How do you find out if a specific record in a particular table is in the Buffer pool / data cache or in the disk?
First, you need to find the page ID of the record you’re interested in.
For this, you can use a command like the following:
SELECT column1, sys.fn_physlocformatter(%%physloc%%) FROM dbo.myTable WHERE xxx_No = 8071030185
The result of this command will be as follows:
The data returned by sys.fn_physlocformatter (%% physloc %%) shows us where the corresponding record is physically stored.
The description is as follows:
1 – The ID of the file containing the Page.
2 – Page ID
3 – Slot number
Now we’ve got all the physical information we need. Using this information, you can get more information about the corresponding Page with the DBCC PAGE command as I mentioned in a previous article named “Find the logical and physical database source that is experiencing IO problem“.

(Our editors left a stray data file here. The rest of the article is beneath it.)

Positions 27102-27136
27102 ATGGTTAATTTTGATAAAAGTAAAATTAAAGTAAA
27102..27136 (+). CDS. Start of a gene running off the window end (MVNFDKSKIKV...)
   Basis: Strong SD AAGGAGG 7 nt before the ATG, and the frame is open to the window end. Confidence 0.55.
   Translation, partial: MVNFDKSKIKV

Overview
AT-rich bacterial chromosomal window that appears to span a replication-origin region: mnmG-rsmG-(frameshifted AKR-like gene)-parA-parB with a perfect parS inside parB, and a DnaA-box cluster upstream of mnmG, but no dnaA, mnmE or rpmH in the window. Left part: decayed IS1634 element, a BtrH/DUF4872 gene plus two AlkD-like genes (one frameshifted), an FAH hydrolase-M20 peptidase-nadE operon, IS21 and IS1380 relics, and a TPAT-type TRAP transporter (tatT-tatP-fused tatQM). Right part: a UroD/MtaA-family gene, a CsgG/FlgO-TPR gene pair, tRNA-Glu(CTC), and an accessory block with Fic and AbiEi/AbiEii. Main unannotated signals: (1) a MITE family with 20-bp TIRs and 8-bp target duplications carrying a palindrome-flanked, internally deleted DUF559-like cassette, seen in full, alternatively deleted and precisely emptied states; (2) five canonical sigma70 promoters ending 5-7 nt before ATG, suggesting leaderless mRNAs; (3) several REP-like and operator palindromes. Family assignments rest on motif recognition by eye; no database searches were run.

With the DMV below, you can also check whether the relevant Page is in Data Cache.
SELECT * FROM sys.dm_os_buffer_descriptors WHERE page_id = 304 AND database_id = DB_ID()
When you run the above command, the result will return as follows:
If a result is returned, the corresponding record’s Page is in Cache. So when you want to do something about this registry, SQL Server will not have to go to disk and do physical IO, it will go to RAM where it can work much faster and it will perform there.
Note: You cannot find official Microsoft documents for the command sys.fn_physlocformatter (%% physloc %%), because it is a non-documented command by Microsoft.